Luxury in Lacquer and Brass

Turin-based design firm Marcante-Testa brings old-world Italian glamour into the present.



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FOR MUCH OF the past decade, the interiors world has been obsessed with the sophisticated glamour of Italian modernism, which spanned from the 1930s to the 1970s. Think furniture by Gio Ponti or Gabriella Crespi, lots of lacquered wood and marble, and the iconic style of architect Piero Portaluppi’s Villa Necchi Campiglio, best known as the backdrop to the film “I Am Love.” That is in part why the Turin-based design firm Marcante-Testa has been in such high demand since it was founded in 2014 by architect Andrea Marcante and interior designer Adelaide Testa. The pair often pay homage to Italy’s decorative history in their projects and are known for their respectful renovations of period apartments that take pains to preserve original details, whether they be incredible midcentury furnishings or kitschy flowered tiles.



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And yet, if you’ve ever come across one of Marcante-Testa’s eye-catching spaces on Instagram or in a magazine, you’ll know there’s something entirely unique about their approach in the way they interweave those relics of the past with contemporary materials and techniques — pairing, say, antique mirrors and richly aged brass with lemon-yellow laminate to create a high-low effect. Or using their signature boldly colored metal frames to line doorways and delineate spaces, as well as to help soften the contrast between original interior elements and new ones. They also custom design much of the furniture and lighting in their projects. For them, it’s not about faithfully recreating the aesthetic of la dolce vita, but finding a way to bring it into the present. “When we see these projects filled with amazing furniture from the ’50s and ’60s, it’s beautiful, but it’s not a contemporary approach,” says Marcante. “There’s no idea behind it. It stays on the surface.”


On the other hand, he and Testa’s work is driven exclusively by ideas, the biggest being their research into how design can enhance feelings of comfort and well-being. One of the ways they do so is through ceiling ornamentation — adding patterned reliefs to the ceilings of the living rooms they design to recall the way such decorations were once used to convey the otherworldly and divine. But in a larger sense, they believe memory is what gives people comfort, both on a collective cultural scale and on an individual scale — which is why the past plays such a large role in their interiors. “We’re trying to understand the meaning of feeling at home,” says Testa. “For each client, we try to determine what that meaning is and put it into the project.”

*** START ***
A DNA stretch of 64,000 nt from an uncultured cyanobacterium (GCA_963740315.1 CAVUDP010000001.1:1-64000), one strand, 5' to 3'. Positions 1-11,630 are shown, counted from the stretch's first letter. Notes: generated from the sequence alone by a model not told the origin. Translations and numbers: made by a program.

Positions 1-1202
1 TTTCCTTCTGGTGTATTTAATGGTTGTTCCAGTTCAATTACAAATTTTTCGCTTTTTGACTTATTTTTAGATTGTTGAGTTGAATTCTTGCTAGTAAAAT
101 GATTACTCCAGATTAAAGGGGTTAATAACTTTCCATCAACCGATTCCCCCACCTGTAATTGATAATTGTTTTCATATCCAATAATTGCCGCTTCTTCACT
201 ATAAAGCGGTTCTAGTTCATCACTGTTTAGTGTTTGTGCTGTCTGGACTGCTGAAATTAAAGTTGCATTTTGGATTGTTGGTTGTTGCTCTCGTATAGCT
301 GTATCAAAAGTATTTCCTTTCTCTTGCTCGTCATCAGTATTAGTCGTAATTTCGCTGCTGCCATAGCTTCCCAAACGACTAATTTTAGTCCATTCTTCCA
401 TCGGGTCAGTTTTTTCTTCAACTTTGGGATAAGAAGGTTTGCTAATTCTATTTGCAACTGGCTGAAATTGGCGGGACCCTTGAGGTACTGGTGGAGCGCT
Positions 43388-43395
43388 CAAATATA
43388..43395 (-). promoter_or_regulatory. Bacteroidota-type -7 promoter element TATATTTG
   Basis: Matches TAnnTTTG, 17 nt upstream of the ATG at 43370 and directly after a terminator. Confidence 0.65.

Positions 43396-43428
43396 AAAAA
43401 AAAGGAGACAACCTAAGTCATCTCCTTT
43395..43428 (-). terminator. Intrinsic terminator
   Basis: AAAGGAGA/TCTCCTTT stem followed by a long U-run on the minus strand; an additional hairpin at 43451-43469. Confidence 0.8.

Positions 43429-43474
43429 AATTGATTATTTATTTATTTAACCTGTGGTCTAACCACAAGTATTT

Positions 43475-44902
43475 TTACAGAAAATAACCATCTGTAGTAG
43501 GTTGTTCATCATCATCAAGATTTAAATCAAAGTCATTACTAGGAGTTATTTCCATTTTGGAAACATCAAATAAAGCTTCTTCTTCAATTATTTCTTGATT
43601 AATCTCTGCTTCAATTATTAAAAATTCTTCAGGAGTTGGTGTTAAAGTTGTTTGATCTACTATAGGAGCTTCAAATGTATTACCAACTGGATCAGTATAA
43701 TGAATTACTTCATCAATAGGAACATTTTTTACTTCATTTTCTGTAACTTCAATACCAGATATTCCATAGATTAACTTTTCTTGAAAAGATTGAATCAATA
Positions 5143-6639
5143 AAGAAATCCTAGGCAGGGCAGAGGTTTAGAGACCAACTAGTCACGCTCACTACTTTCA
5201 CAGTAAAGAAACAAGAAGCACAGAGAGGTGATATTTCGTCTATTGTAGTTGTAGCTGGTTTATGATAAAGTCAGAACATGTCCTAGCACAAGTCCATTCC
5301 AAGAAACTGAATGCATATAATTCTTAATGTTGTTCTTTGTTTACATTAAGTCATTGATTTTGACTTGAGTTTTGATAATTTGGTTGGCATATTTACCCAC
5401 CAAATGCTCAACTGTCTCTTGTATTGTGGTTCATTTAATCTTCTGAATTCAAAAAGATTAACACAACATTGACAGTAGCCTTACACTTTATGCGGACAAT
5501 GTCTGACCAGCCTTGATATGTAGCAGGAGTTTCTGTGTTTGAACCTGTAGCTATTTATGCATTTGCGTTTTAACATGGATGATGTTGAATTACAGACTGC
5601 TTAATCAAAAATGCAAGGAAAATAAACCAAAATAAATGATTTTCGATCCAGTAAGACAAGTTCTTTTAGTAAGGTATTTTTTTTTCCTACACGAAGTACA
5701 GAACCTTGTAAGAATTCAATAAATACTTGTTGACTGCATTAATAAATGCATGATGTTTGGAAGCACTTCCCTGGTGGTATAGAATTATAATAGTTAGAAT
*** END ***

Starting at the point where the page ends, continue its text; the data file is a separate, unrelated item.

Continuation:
In 2017, for example, Marcante-Testa was hired by a young man who wanted to reclaim his childhood home in northern Italy, which belonged to his parents and his grandparents before him. It was a messy patchwork of styles from the last century, including a lot of painfully mismatched wallpapers and tiles. So the designers used playful color blocking and framing, like a bright-red wall panel with a circular cutout around a particularly old-fashioned sconce, to honor the memories of the home and the family while giving it structure and a point of view. The majority of their clients may come to them with spaces that have a history, says Testa, “but in the end, they find something completely new.”

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Our Contributors

Monica Khemsurov Writer

Monica Khemsurov is a design editor and creative strategist living between New York, Los Angeles, and Berlin.

Carola Ripamonti Photographer

Carola Ripamonti, based in Torino, Italy, specializes in architectural photography.


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